Forming an Advisory Board

Written by Theresa Shafer. Posted in Consulting Business, Rules of Thumb, Startups

Some tips on forming an advisory board that assume you are currently bootstrapping and will be soliciting advice and feedback from a variety of sources: friends, former co-workers, other entrepreneurs, customers, and partners.

Forming an Advisory Board

Rich Weber of Semifore is fond of saying, “it takes a village to make a startup” and he is absolutely correct in our experience. Part of trick to “finding your village” is get into the habit of regularly presenting plans and results to at least kitchen cabinet from day one. You can invite small groups four to six friends, former co-workers, other entrepreneurs to an lunch or dinner to present briefly on a challenge you are wrestling with in your business and solicit their feedback and advice. You can include customers and partners when it may be appropriate.

Half of the value is in the preparation that you and your team make in advance of the meeting: the act of organizing your thoughts about the situation and getting the team more or less on the same page about challenges, constraints, and options is at least half the value. Don’t push for a consensus in the meeting, it’s OK that people may strongly disagree, your goal is to get a variety of perspectives on the table including perhaps some you had not considered.

An Advisory Board Can Start as An Informal set of Advisors

An advisory board is different from a formal board of directors that is created as you take on outside funding (or prepare to take on outside funding). They may be friends, unpaid advisors, or consultants who advice you value and whose expertise and experience typically fills a blind spot in your current founding or executive team. For stock compensation, options or restricted stock in the range of 1/10 of one percent to one percent of the common pool is a commonly accepted range, you can go higher for an exceptional advisor. Advisory boards may meet monthly, or one or twice a quarter.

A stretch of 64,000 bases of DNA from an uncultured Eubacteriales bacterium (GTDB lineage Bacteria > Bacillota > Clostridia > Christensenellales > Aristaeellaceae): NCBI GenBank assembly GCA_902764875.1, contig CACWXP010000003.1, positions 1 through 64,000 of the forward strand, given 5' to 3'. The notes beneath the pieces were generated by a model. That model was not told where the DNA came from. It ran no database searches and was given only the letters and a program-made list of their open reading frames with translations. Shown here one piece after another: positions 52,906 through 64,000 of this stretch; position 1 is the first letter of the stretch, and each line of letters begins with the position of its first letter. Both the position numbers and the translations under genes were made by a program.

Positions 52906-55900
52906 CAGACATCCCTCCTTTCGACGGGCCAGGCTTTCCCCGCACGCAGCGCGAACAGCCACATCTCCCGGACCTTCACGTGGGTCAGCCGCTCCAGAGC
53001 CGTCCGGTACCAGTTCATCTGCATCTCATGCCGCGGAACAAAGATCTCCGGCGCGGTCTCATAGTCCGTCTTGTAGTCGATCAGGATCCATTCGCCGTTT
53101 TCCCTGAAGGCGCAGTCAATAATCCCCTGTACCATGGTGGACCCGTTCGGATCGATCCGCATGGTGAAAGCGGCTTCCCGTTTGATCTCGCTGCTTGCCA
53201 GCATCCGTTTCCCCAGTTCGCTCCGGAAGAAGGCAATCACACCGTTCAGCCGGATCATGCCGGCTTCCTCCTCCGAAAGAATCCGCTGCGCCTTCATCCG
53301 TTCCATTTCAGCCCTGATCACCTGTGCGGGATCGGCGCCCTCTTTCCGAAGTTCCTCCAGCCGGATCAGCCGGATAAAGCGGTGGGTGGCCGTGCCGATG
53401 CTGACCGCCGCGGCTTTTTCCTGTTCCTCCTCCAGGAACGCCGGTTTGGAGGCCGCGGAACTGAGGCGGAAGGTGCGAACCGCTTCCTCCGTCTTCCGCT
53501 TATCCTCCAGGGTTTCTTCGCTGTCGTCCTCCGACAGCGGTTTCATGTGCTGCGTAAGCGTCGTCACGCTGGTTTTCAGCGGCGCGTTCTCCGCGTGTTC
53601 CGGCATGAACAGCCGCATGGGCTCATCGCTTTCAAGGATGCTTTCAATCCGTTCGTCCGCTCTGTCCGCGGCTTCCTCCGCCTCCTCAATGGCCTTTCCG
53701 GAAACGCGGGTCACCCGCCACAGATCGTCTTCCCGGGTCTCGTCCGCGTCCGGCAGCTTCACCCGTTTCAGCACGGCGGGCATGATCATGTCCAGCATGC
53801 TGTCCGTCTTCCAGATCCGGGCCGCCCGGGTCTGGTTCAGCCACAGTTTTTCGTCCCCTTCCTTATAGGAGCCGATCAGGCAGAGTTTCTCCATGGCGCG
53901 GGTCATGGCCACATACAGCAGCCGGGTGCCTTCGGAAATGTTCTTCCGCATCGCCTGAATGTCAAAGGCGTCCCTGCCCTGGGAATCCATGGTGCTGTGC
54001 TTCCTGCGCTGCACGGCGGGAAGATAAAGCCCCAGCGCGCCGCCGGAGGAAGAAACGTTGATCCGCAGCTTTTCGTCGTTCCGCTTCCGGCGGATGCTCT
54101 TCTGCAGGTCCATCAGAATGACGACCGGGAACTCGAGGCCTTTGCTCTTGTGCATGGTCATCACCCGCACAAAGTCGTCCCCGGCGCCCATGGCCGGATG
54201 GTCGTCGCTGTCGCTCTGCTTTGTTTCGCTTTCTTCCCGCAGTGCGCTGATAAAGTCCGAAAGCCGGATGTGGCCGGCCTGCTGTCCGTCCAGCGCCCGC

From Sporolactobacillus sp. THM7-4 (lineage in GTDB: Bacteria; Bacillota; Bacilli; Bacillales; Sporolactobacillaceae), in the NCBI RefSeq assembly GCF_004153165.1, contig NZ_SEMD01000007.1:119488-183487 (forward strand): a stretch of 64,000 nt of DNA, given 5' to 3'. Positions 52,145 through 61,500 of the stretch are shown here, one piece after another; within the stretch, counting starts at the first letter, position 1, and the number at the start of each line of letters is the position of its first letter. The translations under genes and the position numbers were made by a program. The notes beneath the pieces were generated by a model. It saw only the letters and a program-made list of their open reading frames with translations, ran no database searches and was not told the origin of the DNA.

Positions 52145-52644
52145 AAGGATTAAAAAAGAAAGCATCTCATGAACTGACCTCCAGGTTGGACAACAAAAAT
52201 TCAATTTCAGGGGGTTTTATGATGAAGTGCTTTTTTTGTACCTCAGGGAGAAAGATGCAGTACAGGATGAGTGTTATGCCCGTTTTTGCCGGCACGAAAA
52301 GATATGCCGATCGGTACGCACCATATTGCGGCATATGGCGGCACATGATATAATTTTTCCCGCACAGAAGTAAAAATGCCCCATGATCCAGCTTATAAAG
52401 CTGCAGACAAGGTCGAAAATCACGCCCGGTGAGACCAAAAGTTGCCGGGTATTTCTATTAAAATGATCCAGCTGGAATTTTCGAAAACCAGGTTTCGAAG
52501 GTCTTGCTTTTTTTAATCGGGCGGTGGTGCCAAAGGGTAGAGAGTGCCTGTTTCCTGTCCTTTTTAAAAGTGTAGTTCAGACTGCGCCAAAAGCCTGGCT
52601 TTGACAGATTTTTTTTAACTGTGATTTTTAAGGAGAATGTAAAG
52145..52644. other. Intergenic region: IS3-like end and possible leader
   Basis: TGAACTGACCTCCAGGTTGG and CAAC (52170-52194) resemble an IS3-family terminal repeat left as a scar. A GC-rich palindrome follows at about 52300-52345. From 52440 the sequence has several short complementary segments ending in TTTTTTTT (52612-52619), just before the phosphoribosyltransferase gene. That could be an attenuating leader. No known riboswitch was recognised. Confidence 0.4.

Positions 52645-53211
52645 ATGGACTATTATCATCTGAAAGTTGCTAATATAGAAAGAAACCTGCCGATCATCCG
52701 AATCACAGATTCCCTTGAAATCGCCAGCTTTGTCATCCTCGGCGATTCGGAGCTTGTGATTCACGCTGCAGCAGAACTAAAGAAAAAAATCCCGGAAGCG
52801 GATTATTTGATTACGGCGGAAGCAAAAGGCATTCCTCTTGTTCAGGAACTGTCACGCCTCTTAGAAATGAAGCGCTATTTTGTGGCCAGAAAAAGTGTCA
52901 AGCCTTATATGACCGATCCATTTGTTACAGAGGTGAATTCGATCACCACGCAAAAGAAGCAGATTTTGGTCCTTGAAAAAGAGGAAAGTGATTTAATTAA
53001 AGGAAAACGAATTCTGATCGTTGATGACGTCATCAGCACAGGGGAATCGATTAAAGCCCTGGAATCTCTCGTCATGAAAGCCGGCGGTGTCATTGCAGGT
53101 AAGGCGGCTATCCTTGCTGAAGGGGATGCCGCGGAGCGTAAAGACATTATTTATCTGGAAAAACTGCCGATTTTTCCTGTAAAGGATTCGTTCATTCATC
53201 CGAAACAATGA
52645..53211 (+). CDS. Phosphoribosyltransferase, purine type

The preparation the startup team goes through to present results and plans for next time period is key to making advisory boards effective, as is regular–every two to six weeks depending upon the speed of unfolding events–email communication on status.

Related Blog Posts

VentureHacks has three relevant posts that are more focused on VC related issues than bootstrapping but still worth reviewing:

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Comments (4)

  • SKMurphy » Focus On Your Prospect’s Pain Not The Brilliance of Your Product Idea

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    […] Moreover, many successful entrepreneurs can see their particular path as the only path, and they in effect tell you “stay on this path, it worked for me.” I think forming an advisory board from folks whom you trust and who have relevant business experience is one of the keys to success. You can’t just go it alone all the time, you have to be able to expose your plan and your thinking and get knowledgeable feedback. If you don’t have a plan, how do you know what to tinker with to evolve your business model (or what you are changing when things are not working out). […]

    Reply

  • SKMurphy » Common Questions about Advisory Boards

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    […] An advisory board is a formal or informal group of advisors who give advise, contacts, and feedback. Unlike the board of directors they do not have a fiduciary responsibility but are critical for start-ups. Also see Forming an advisory board. […]

    Reply

  • SKMurphy » Unfamiliar Pain

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    […] If you don’t have a kitchen cabinet or board of advisers that you are accountable to, I would encourage you to create some mechanism for independent outside advice from folks with relevant experience. I have several other independent consultants that I compare notes with, we also take turns kicking each other in the ass encouraging each other to make hard decisions and do the things we know we need to do that are getting neglected. We having a meeting with all of our partners together for the first time in early December. I hope to use this as both a joint planning and joint accountability mechanism. […]

    Reply

  • SKMurphy » George Grellas on Insightful vs. “Window Dressing” Advisory Boards

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    […] Nov-23-2008 “Unfamiliar Pain” If you don’t have a kitchen cabinet or board of advisers that you are accountable to, I would encourage you to create some mechanism for independent outside advice from folks with relevant experience. I have several other independent consultants that I compare notes with, we also take turns kicking each other in the ass encouraging each other to make hard decisions and do the things we know we need to do that are getting neglected. We having a meeting with all of our partners together for the first time in early December. I hope to use this as both a joint planning and joint accountability mechanism. […]

    Reply

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